Thursday, 27 December 2018

on childhood films

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I often think about the strange character films loved in childhood possess when re-encountered later in life. Watching them again, as a self vastly different from the self that loved them years ago, it is as if we are watching memories of the past play out on the screen alongside, behind and through the narrative of the film itself.

The strange character emanating from this childhood romance is difficult to extract, difficult to put into words. Film and memory of the film become inextricable. We remember our feelings associated with encountering something we feel an affinity with so that the story of the film itself bears the imprints of these moments of love. I suppose this strange character is a feeling then, rather than a quality. Art and feeling melt into one force, so that films are bound up with our selfhood, unable to be detached from the fundamental structure of our being formed in childhood.

Films then, those things we reel off effortlessly in lists, as likes and dislikes shoved into Tinder bios, are not empty commodities but appendages of our being. I've written elsewhere about my love affair with Wes Anderson films and the close link with memory they have in my mind - my love for them upon first encountering them settling itself in my memory as temporal events complete with setting and feeling of the moment they took part in - and I think the same goes for childhood films. Things loved in childhood are an altogether different kind of romance than things loved later in life. These things are what you grow with, in your formative years, accompanying you as identity is shaped. They never leave you.

It seems a little reductionist to just say these films are a part of you, but I think it captures the feeling quite accurately. The essence of the film lingers in the crevices of your identity and you carry it with you. The point is that the memory of the first encounter and the subsequent relationship is always there, coalescing with the existence of the film itself, we are unable to untether it from the relationship and structures we build up around it. I cannot watch Matilda without thinking about lying sprawled on the old yellow and green rug at the house I grew up in. A rug which housed at-least 10 years of crumbs within its fibres and displayed a fair few stains of which the origins were disputable.  I think about how awestruck I felt as a child watching a character who, like me, devoured book after book. On that rug, I was surrounded by the comforts of my world, but transported through story into another, into possibility.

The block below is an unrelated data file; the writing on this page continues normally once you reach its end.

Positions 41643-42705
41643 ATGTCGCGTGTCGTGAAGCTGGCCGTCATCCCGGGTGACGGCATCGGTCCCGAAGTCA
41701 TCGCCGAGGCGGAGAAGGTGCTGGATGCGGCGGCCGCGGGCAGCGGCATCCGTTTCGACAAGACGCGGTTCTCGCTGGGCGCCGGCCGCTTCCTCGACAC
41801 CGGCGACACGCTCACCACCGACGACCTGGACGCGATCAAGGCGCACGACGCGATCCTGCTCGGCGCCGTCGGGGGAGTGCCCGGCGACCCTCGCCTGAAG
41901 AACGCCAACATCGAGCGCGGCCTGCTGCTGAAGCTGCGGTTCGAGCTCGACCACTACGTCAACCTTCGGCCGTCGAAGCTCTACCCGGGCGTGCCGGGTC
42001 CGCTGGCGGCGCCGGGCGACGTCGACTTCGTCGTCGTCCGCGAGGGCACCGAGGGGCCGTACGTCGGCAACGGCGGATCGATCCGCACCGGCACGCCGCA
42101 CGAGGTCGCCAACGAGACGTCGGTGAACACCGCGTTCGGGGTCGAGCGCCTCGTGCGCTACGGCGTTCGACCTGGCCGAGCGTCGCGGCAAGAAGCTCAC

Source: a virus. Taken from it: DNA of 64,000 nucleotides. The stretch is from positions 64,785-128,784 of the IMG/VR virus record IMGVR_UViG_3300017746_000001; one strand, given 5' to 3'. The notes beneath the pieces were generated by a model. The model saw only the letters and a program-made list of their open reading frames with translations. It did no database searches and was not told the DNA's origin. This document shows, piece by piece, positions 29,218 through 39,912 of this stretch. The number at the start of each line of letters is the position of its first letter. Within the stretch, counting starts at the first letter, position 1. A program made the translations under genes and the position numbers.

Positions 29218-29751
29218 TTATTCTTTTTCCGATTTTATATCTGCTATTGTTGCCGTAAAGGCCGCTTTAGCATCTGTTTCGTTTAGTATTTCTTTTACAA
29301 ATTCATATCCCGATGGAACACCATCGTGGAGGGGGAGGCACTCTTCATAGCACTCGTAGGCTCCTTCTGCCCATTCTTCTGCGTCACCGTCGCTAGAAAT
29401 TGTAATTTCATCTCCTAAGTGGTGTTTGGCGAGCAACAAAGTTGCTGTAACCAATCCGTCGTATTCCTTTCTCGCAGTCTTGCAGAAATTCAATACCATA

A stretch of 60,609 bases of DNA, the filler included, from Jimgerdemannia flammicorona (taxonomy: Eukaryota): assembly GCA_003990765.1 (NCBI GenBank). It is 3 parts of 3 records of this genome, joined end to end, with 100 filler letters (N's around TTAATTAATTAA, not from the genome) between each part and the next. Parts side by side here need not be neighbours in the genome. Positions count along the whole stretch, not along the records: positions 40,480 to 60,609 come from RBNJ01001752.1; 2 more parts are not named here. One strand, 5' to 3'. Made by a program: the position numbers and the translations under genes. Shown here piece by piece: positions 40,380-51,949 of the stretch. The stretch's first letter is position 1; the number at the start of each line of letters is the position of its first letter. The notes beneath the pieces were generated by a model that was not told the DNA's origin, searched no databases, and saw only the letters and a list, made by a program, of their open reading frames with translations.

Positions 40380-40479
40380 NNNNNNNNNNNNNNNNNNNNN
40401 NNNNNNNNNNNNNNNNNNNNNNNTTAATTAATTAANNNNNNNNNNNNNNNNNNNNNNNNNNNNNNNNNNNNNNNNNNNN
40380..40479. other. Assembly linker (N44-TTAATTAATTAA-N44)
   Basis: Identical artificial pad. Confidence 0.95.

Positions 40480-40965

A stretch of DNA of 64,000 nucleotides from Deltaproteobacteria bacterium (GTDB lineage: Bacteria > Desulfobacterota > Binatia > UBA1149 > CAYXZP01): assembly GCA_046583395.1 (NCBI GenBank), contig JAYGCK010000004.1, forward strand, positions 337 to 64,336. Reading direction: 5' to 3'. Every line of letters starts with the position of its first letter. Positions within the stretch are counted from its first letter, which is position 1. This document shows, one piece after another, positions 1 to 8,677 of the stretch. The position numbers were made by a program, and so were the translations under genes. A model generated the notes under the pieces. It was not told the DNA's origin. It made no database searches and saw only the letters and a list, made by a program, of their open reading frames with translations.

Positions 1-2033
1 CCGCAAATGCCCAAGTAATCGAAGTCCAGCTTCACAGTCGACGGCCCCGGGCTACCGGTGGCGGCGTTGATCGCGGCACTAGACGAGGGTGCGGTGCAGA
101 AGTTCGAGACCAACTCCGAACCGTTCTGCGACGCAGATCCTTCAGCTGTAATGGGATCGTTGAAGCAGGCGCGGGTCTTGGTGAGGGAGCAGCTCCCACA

Then there's the other layer which comes into play: the memory of the object itself, something loved being something we held, something clutched onto, something we owned. I can picture now my Matilda DVD watched on a daily basis. A garish yellow spine looking out at me from our small selection of DVDs shoved between books and VHS' on the shelf. I watched it so much the thing was most likely worn down, perpetually on its last legs. I can similarly picture my VHS' of the 90s sitcom 2Point4Children. A niche reference, I'm sure, but a show I continued to watch year after year as I grew up, each rewatching rewarding me with jokes I was too young to understand the last time round.

I could go on: Chitty Chitty Bang Bang (the nostalgia I feel upon watching this is so strong I constantly want to cry); Mary Poppins; a whole string of Nickelodeon television shows; the lesser known corners of CBBC; Mean Girls; The Princess Diaries, and so on. These are not just things I reel off thoughtlessly but encompass feeling and memory within themselves. They've shaped me, and so I understand them in this sense, as shaping forces as opposed to mere stories I watch and then forget. Films are presences in our lives, ineffably bound up with memories and feelings and objects, caught in romance and becoming pieces of identity.


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Maira Gall